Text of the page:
“Last year was the safest school year on record, crime in schools is at an all-time low, and school-based arrests and summonses are continuing to decline across the city,” department spokeswoman Toya Holness said in a statement.

Fixing Special Education

Parents finally get an update about special education reform at Chicago schools

PHOTO: Chicago Public Schools

Six months after enumerating how Chicago Public Schools has mishandled the education of special-needs students, the Illinois State Board of Education has issued a letter to parents detailing shortcomings in the program and how parents may seek redress.

The school district will mail the state board’s letter to parents, and hand it out next week during report card pickup, state education board spokeswoman Jackie Matthews said. The letter is posted in Spanish and English on both the district and state websites. You can also read it at the end of this post.

The state probe, launched last fall, found Chicago schools violated students’ rights by routinely delaying and denying services, such as speech and occupational therapy, busing, classroom aides, and placement in specialized outside schools.

The letter encourages parents with questions to contact an independent monitor the state appointed to oversee reforms for three years.

It’s not clear why the state took so long to inform parents about the investigation’s findings or their options. Parents have been complaining they hadn’t heard from school officials about improvements.

In early October, Matthews said that the state was finalizing its letter to parents.

Now the state is working with the district and parent advocacy groups to identify students whose rights were violated and may be eligible for measures “to make these students whole,” as the letter puts it.

It advises parents, “if you believe that your child was harmed by the systemic violations identified in the public inquiry, you may have the right to file for due process or file a complaint with ISBE’s special education division.”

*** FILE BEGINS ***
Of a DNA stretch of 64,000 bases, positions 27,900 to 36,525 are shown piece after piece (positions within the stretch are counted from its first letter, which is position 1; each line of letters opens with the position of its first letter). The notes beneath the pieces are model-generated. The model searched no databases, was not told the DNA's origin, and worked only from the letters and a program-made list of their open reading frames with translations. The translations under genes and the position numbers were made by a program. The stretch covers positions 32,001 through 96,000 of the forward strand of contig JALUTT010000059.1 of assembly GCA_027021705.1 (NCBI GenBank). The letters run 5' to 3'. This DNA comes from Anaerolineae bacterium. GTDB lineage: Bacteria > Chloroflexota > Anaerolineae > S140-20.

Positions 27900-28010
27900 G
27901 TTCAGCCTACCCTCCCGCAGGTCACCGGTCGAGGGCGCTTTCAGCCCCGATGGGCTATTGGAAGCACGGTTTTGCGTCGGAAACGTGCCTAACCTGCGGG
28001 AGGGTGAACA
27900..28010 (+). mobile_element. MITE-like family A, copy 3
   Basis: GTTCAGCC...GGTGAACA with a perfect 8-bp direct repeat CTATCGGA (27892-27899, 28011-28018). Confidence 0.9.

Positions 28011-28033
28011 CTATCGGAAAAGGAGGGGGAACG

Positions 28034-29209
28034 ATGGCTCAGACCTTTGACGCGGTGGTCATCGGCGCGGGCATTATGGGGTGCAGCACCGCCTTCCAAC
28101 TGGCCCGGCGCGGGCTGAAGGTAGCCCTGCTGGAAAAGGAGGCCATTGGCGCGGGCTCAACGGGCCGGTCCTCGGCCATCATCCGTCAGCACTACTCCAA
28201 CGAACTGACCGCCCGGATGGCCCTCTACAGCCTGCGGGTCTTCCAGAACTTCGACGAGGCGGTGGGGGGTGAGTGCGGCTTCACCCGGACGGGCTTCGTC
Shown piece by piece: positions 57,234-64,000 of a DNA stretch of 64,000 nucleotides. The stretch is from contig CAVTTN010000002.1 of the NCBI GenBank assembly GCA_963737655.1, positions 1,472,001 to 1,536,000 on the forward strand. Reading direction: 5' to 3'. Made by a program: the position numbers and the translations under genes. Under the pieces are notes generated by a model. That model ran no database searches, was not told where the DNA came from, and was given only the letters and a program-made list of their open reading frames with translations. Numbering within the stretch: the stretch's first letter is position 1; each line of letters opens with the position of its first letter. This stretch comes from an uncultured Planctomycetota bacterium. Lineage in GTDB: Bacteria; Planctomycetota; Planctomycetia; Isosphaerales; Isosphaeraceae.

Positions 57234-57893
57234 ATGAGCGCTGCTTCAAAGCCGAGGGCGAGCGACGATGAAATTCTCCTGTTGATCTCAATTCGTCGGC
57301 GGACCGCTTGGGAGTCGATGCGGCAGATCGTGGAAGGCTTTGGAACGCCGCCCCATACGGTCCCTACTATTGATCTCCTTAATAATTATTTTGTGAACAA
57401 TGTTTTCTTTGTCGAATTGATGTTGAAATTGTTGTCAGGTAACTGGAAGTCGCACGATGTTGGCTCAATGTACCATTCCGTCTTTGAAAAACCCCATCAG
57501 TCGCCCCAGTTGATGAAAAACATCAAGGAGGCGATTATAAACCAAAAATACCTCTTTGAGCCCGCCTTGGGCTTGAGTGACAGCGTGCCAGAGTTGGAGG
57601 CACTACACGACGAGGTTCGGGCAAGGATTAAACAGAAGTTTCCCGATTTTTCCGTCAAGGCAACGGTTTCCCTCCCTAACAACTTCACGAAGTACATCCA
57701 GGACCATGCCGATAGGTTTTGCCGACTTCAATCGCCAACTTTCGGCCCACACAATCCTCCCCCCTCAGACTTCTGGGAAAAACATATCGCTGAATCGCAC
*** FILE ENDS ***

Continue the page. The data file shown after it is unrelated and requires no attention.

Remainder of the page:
To improve special education services, the letter notes, the state has been training district employees about the investigation, how procedures will change, and their roles and responsibilities in special education.

The state and district are training parents about their rights, including a list of low-cost legal providers who can help parents navigate the legal process.

Read the letter below.

 

Payroll Data

Online tool shows who makes the big bucks at Chicago schools

PHOTO: Chicago Public Schools
Former Chicago schools CEO Forrest Claypool made at least $246,154 from the district in 2017.

How much is your favorite principal making?

It’s possible to find out: An online tool offers a look at the paychecks brought home by staff, educators and leadership at Chicago Public Schools.

The Better Government Association just redesigned and updated its public salaries database to provide 2017 numbers for more than 500,000 public workers across Illinois, including at local school districts.

The database shows that last year the Chicago school district spent $2 billion on 49,000 employees who made a median salary of $46,124.

Chicago schools’ highest spending department was the Office of Diverse Learner Supports and Services, which runs the special education program.

The database includes salaries as well as overtime, bonuses, benefits and other forms of extra pay. The Chicago Teachers Union contract lists a base salary of about $51,000 for new teachers, with a pension pickup of $3,546 for a total of $54,199 in compensation.

In 2017, the list of individual earners was topped by Denise Joyce Little, who made$325,999 in total compensation, according to the Better Government Association. She retired in August of that year as senior advisor to former district CEO Forrest Claypool, after 40 years of service at the district, and began receiving payments from a more than $140,000 pension.

The second-highest earner was Parkside Community Academy teacher Sharon Stingley, who made $283,579, and Network 5 schools chief Wanda Juareze Washington, with $246,892. In fourth place was now-disgraced district CEO Forrest Claypool, who made $246,154.

Claypool’s successor Janice Jackson has since gotten a raise to go with her promotion, but in 2017 she had the seventh-highest salary with $206,769.

The database lets users explore the distribution of salaries within an agency like the school district, compare salaries in the same department, and compare the payroll of one government agency to another, among other features.

The association compiled the information with help from DataMade, a Chicago-based civic technology company.